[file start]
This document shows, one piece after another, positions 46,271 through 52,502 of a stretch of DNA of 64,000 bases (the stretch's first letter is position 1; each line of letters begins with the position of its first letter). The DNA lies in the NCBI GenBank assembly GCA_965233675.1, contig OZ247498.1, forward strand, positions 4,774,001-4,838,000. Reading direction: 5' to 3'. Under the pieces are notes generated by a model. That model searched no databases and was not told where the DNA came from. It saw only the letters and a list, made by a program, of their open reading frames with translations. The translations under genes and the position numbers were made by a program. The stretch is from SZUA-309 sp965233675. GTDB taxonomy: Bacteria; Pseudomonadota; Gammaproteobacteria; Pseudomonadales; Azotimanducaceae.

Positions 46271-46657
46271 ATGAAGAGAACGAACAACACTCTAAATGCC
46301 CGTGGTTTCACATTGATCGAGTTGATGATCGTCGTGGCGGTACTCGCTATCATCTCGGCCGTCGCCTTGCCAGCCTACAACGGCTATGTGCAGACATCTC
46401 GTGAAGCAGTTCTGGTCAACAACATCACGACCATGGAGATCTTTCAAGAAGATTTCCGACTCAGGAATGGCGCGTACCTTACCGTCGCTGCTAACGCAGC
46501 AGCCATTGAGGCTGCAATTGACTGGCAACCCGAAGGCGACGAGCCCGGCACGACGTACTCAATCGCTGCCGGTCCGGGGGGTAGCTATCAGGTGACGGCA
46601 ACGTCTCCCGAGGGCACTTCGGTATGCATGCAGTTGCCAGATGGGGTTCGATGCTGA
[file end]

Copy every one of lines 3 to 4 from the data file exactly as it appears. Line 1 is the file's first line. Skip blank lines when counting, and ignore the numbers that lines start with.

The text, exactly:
46271 ATGAAGAGAACGAACAACACTCTAAATGCC
46301 CGTGGTTTCACATTGATCGAGTTGATGATCGTCGTGGCGGTACTCGCTATCATCTCGGCCGTCGCCTTGCCAGCCTACAACGGCTATGTGCAGACATCTC